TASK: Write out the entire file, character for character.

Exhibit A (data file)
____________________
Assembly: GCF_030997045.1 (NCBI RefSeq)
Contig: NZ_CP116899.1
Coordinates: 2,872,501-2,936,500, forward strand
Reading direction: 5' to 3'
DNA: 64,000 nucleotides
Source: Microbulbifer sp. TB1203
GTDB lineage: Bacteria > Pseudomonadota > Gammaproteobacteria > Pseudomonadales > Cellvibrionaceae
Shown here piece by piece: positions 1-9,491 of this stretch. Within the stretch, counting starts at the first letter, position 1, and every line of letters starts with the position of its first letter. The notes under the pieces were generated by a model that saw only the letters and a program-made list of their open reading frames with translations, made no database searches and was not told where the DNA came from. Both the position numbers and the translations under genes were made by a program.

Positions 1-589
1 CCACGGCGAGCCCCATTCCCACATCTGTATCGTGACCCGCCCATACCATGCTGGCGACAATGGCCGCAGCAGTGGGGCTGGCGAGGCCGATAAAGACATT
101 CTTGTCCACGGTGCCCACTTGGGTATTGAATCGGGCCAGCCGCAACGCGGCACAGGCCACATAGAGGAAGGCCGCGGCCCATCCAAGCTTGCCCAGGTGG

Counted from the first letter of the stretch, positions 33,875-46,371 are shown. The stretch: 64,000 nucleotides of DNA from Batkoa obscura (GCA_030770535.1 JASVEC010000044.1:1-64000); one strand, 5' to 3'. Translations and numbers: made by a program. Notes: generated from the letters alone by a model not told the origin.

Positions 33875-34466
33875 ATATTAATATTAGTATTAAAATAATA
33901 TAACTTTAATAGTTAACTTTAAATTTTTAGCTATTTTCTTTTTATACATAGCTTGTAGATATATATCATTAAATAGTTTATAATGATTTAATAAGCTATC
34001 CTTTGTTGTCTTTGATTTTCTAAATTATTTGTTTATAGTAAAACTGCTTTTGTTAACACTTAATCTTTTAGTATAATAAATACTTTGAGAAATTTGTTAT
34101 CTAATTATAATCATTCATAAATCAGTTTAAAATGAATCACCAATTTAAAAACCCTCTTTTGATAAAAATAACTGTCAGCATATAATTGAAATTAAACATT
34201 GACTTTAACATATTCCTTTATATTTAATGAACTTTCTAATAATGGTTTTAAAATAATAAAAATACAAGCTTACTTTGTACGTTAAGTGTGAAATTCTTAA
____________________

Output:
Assembly: GCF_030997045.1 (NCBI RefSeq)
Contig: NZ_CP116899.1
Coordinates: 2,872,501-2,936,500, forward strand
Reading direction: 5' to 3'
DNA: 64,000 nucleotides
Source: Microbulbifer sp. TB1203
GTDB lineage: Bacteria > Pseudomonadota > Gammaproteobacteria > Pseudomonadales > Cellvibrionaceae
Shown here piece by piece: positions 1-9,491 of this stretch. Within the stretch, counting starts at the first letter, position 1, and every line of letters starts with the position of its first letter. The notes under the pieces were generated by a model that saw only the letters and a program-made list of their open reading frames with translations, made no database searches and was not told where the DNA came from. Both the position numbers and the translations under genes were made by a program.

Positions 1-589
1 CCACGGCGAGCCCCATTCCCACATCTGTATCGTGACCCGCCCATACCATGCTGGCGACAATGGCCGCAGCAGTGGGGCTGGCGAGGCCGATAAAGACATT
101 CTTGTCCACGGTGCCCACTTGGGTATTGAATCGGGCCAGCCGCAACGCGGCACAGGCCACATAGAGGAAGGCCGCGGCCCATCCAAGCTTGCCCAGGTGG

Counted from the first letter of the stretch, positions 33,875-46,371 are shown. The stretch: 64,000 nucleotides of DNA from Batkoa obscura (GCA_030770535.1 JASVEC010000044.1:1-64000); one strand, 5' to 3'. Translations and numbers: made by a program. Notes: generated from the letters alone by a model not told the origin.

Positions 33875-34466
33875 ATATTAATATTAGTATTAAAATAATA
33901 TAACTTTAATAGTTAACTTTAAATTTTTAGCTATTTTCTTTTTATACATAGCTTGTAGATATATATCATTAAATAGTTTATAATGATTTAATAAGCTATC
34001 CTTTGTTGTCTTTGATTTTCTAAATTATTTGTTTATAGTAAAACTGCTTTTGTTAACACTTAATCTTTTAGTATAATAAATACTTTGAGAAATTTGTTAT
34101 CTAATTATAATCATTCATAAATCAGTTTAAAATGAATCACCAATTTAAAAACCCTCTTTTGATAAAAATAACTGTCAGCATATAATTGAAATTAAACATT
34201 GACTTTAACATATTCCTTTATATTTAATGAACTTTCTAATAATGGTTTTAAAATAATAAAAATACAAGCTTACTTTGTACGTTAAGTGTGAAATTCTTAA